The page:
Friday, May 2, 2008

Orcs - Recommended




The first two parts of this series:
1. Orcs - Considered
2. Orcs - Defended

Made the case that Orcs are not only popular and useful, but a good opponent for adventurers.

I will go one step further and recommend that you use them in a game, very soon.

First, there are a lot of orc resources available. If you don't have the miniatures to use, then these paper figures are an excellent resource. As are these, by the same artist. If you would like to include allies for your orcs, then there are also goblin figures and kobold figures.

Second, there are great online dungeon and treasure generators. If you want excellent, free, maps of dungeons and castles - and any other encounter location - then you could do much worse than to check the online Map archive at the Wizards of the Coast website.

Now, take your dungeon, with treasures. Add some traps (difficulty to find and disarm appropriate to the level of the scenario, and also to the likelihood of a thief being with the players). More if you like them. A couple of magic fountains, and some interesting dungeon flora and fauna (fungus with magic effects; natural dungeon dwellers such as bats, giant ticks, stirges, or other party guests) should round out things nicely. Help from AEG's Toolbox, or the (most excellent) 1st Ed. AD&D DM's Guide, or the new Engineering Dungeons title from Troll Lord games should all help.

Once the basic environment is set, then you can add your orcs. Lots of them. In interesting and diabolical combinations. Have a good half dozen or more per populated room (about 50-70% of the rooms should have some sort of challenge in it - either a monster, some orcs, or a puzzle/trap). Make the Orcs have a level approximately 1-2 HD lower than the players. If you need lesser creatures, then a subservient tribe of orcs, or lower caste orcs, or some of the lesser beings - such as goblins or kobolds can be used.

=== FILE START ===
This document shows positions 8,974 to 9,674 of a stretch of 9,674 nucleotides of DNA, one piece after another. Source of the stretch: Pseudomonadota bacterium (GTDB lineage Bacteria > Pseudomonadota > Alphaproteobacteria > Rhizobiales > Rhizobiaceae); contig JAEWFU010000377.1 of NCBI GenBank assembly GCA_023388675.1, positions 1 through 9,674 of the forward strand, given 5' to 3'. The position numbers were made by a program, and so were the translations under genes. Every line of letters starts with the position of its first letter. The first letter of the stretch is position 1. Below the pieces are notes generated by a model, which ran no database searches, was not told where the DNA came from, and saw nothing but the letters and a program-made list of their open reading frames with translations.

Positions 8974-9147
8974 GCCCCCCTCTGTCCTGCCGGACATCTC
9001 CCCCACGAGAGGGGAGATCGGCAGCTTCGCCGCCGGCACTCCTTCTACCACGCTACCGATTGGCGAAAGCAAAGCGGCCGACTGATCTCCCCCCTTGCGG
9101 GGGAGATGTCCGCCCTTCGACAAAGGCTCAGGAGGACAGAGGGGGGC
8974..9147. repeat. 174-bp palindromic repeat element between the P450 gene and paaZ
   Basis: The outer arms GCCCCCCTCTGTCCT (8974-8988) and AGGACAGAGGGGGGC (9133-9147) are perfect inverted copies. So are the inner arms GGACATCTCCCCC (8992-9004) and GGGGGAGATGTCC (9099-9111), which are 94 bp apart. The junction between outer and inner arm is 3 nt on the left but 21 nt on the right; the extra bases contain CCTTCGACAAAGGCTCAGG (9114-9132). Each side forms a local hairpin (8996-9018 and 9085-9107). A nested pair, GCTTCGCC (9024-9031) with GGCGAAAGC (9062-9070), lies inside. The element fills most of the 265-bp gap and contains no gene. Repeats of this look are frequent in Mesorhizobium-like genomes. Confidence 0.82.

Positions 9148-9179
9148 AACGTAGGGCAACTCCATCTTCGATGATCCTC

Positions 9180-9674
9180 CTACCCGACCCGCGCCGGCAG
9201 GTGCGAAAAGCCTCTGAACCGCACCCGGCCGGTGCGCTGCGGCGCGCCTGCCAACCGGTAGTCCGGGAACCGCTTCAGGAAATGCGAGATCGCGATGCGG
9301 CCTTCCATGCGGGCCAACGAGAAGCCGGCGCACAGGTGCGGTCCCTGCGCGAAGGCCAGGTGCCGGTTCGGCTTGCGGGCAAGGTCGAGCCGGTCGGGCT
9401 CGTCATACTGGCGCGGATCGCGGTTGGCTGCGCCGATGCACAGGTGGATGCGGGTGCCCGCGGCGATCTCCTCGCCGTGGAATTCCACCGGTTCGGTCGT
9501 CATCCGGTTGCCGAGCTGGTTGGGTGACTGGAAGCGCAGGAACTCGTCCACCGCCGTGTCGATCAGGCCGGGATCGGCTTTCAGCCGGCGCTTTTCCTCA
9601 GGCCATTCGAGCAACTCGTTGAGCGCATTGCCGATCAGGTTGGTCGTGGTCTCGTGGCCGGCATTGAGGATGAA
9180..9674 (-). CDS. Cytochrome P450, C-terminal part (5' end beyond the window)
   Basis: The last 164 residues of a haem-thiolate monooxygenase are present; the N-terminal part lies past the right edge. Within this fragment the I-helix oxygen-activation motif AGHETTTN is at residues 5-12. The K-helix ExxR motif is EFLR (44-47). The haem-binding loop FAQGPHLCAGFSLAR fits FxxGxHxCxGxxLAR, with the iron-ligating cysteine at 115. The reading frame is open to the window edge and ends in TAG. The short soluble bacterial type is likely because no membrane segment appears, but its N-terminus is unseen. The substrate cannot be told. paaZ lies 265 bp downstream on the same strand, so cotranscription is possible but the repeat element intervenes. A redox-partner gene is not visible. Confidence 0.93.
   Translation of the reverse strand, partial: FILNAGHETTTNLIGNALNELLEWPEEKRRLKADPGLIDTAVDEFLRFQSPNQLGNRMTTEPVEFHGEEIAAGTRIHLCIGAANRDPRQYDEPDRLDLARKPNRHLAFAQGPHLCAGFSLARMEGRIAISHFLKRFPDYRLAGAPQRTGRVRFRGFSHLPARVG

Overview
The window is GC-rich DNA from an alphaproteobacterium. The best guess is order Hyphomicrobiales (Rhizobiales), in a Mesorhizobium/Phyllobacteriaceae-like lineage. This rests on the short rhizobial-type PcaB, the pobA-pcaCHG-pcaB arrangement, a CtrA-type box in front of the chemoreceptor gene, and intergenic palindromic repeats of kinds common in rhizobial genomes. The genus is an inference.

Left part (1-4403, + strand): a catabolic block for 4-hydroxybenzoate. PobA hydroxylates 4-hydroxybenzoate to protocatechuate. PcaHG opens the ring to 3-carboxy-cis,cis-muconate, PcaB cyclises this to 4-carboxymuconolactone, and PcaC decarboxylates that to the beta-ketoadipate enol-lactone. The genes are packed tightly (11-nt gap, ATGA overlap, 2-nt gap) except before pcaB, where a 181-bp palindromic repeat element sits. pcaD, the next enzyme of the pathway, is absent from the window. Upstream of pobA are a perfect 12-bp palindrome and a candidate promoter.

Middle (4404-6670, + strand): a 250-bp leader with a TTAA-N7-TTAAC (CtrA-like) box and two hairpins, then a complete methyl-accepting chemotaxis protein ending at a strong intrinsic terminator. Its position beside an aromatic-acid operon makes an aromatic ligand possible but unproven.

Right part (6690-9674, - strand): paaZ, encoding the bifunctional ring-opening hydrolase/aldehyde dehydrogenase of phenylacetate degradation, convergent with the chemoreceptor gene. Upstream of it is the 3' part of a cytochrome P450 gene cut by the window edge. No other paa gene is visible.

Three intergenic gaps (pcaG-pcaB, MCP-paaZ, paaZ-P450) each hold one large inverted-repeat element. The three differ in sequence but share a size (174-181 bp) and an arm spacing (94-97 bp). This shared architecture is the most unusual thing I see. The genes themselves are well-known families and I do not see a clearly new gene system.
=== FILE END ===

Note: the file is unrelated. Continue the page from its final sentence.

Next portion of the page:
When placing the orcs in the dungeon rooms, and setting up the architecture of the rooms, consider it a challenge. The Orcs aren't stupid, and are quite martial minded, and they would set up all sorts of defensive mechanisms. So you have a few trapped hallways? The orcs should know the way around. They can dig (in a fashion) and if taking up a semi-permanent residence in a dungeon complex, they would set all sorts of traps, ambush points, and escape tunnels. In other words make it a Challenge for the players.

Example Room:

43 - This room once served as the meditation room for the priestess of lolth who built the dungeon. It contains some lovely tapestries on the wall with Drow artwork and motiffs in the designs (very heavy, but worth approx 900gp to a collector). The room has a stone gargoyle carved in the north wall, with a fountain flowing out. The water in the fountain is magical, and will serve to immaculately clean any metal implement (and restore it to perfect working condition - sharp, repaired, shined) that is placed in it. In the room, seated at a heavy wooden table, in chairs that were once upholstered, are four orc warriors {4HD, 25hp, AC16, +6 to hit, broadsword (init+8, dam2d4+3)}. Around the upper level of the room, on the east and west walls there are small eyeslits that can be viewed from the gallery level of the third level of the dungeon (rooms 32 and 34). There might be anywhere between 4 and 8 goblin archers {1HD, 5hp, AC13, +2 to hit, short bow (init+6, ROF2, dam1d6)} on each side. In a hollow compartment of one of the table legs there is a potion of heroism and a map through the ankheg maze on level 6.


The Heroes in the game are tough enough. So when designing a challenging adventure, make it nasty, make it fun, and make it surprising. I recommend the orcs. If they aren't enough, toughen them up with magic, bugbears, or trolls. Yeah, trolls. ooooooh.....

Tags:
Post a Comment